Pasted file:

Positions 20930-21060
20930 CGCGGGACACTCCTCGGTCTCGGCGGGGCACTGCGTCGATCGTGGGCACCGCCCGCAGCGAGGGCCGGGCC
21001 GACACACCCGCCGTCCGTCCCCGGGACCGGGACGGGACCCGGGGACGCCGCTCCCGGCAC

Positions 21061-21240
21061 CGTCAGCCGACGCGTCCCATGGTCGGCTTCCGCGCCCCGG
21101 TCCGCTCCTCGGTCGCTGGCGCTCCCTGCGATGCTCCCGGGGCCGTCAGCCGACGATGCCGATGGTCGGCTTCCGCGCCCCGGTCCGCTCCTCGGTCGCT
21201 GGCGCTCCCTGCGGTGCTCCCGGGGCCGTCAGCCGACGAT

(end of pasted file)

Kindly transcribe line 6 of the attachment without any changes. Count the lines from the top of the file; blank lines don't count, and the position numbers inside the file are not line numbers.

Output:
21101 TCCGCTCCTCGGTCGCTGGCGCTCCCTGCGATGCTCCCGGGGCCGTCAGCCGACGATGCCGATGGTCGGCTTCCGCGCCCCGGTCCGCTCCTCGGTCGCT